Gio Gonzalez gave up seven hits (three of them home runs in the first), four walks and six earned runs last time out before Sunday’s start, in what ended up a 6-4 loss to the Baltimore Orioles in Oriole Park at Camden Yards last week.
The six runs allowed were as many as Washington’s 31-year-old lefty had given up in 25 1⁄3 innings pitched over four starts heading into that outing, over which he’d held opposing hitters to a .195/.320/.333 line, while going (2-0) with the Nationals 4-0 in his starts over that stretch.
The loss left Gonzalez (3-1) on the year with a 2.64 ERA, 4.98 FIP, 22 walks (4.47 BB/9), 36 Ks (7.31 K/9) and a .226/.326/.394 line against overall after seven starts and 44 1⁄3 innings.
It looked like he might be in trouble again early Sunday afternoon in his eighth start of the season and second start against the Philadelphia Phillies in 2017, but he settled in nicely after a 30-pitch first and completed six scoreless innings on 97 pitches, limiting the Phillies to two hits and three walks while the Nationals jumped out to a 3-0 lead.
Tommy Joseph took Gonzalez deep on his 104th pitch of the game with one out in the top of the seventh, and a two-out single to left field by Phillies’ catcher Cameron Rupp ended the Nats’ southpaw’s outing after 112 pitches total.
Gonzalez left the mound up 3-1, in line for his fourth curly-W in eight starts, and the Nationals’ bullpen made the lead hold up through eight, but Shawn Kelley faltered in a save opportunity in the ninth.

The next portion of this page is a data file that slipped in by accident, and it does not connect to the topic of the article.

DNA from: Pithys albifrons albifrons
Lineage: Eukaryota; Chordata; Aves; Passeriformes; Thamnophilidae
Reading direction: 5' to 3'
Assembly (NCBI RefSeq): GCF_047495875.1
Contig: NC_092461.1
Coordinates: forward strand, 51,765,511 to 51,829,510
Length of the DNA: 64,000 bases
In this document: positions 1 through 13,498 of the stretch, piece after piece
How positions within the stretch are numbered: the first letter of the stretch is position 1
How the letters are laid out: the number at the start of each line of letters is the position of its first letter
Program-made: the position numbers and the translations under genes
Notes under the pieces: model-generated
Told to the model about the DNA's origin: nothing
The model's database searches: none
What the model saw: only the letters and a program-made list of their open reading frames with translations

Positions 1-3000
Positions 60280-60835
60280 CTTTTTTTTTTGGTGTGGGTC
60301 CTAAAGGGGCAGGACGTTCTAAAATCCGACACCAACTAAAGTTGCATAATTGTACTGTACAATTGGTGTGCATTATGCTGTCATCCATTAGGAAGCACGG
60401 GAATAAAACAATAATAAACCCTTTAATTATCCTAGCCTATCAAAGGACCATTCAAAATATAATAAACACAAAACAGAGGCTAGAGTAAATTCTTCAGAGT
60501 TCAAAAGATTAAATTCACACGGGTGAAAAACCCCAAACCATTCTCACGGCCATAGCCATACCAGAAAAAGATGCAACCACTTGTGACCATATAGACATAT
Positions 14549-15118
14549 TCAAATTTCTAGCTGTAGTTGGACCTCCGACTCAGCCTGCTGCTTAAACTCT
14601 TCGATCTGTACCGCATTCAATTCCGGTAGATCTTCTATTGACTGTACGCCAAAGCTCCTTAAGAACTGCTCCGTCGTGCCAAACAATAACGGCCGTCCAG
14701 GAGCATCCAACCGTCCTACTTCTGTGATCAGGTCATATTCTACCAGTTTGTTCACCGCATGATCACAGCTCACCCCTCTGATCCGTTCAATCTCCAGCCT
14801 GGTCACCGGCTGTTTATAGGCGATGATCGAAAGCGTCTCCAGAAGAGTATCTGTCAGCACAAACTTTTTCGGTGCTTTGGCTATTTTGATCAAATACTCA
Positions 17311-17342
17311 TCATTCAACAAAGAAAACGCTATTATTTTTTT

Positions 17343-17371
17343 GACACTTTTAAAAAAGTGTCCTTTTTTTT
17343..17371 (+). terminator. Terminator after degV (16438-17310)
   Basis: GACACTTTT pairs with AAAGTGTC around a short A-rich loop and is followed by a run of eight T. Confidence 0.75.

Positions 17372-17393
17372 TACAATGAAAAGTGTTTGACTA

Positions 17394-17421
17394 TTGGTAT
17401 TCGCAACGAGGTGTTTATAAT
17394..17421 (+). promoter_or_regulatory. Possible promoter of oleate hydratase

Kelley gave up a leadoff home run by Aaron Altherr on a 3-2 fastball that sailed out to left, and back-to-back, one-out doubles by Maikel Franco and Cameron Rupp, with the second driving in the tying run, 3-3. A walk to Freddy Galvis ended Kelley’s outing, and Koda Glover took over and gave up an RBI single by Ty Kelly that put the Phillies up by one, 4-3.
That’s how it ended.
After the loss, Nats’ skipper Dusty Baker talked to reporters about another blown save and late-game loss and what the Nationals can do about it.
He was asked about losses like this afternoon’s carrying over and weighing on his team and giving opposing teams a confidence boost once they can get in Washington’s ‘pen.
“I knew that a long time ago,” Baker said, “that one of the biggest downers is a blown save, because it carries over and it also carries over to the opposition, where they think, ‘Hey, man, we can get in their bullpen and win the game.’
“And so we have to reverse that thought process and that trend that when it gets to the sixth and seventh inning — on the real good teams that I’ve had you get to the sixth and seventh innings, we know it and they know that the game is over.
“And so we just to got to go back to the drawing board, and try to figure it out. We’ve used different guys at different places and different guys late in the game, we just got Koda and Kelley back, and so in answer to your question, I don’t know right now.”
Are the answers in the organization, on the roster now, or do the Nationals have to go outside for help?
Baker was asked if the lead in the NL East allows them to take a more patient approach or if, alternately, they should be pushing for a trade?
“You’re always pushing for a trade,” he said, “but ain’t nobody trading right now.
“Sometimes you have no choice but to have patience. Nobody is going to drop you down a knock down closer out of the sky until there are some teams out of it.
“We have to look within right now. People know when you’re in need and when they know you’re in need then they have to rob you of your system.”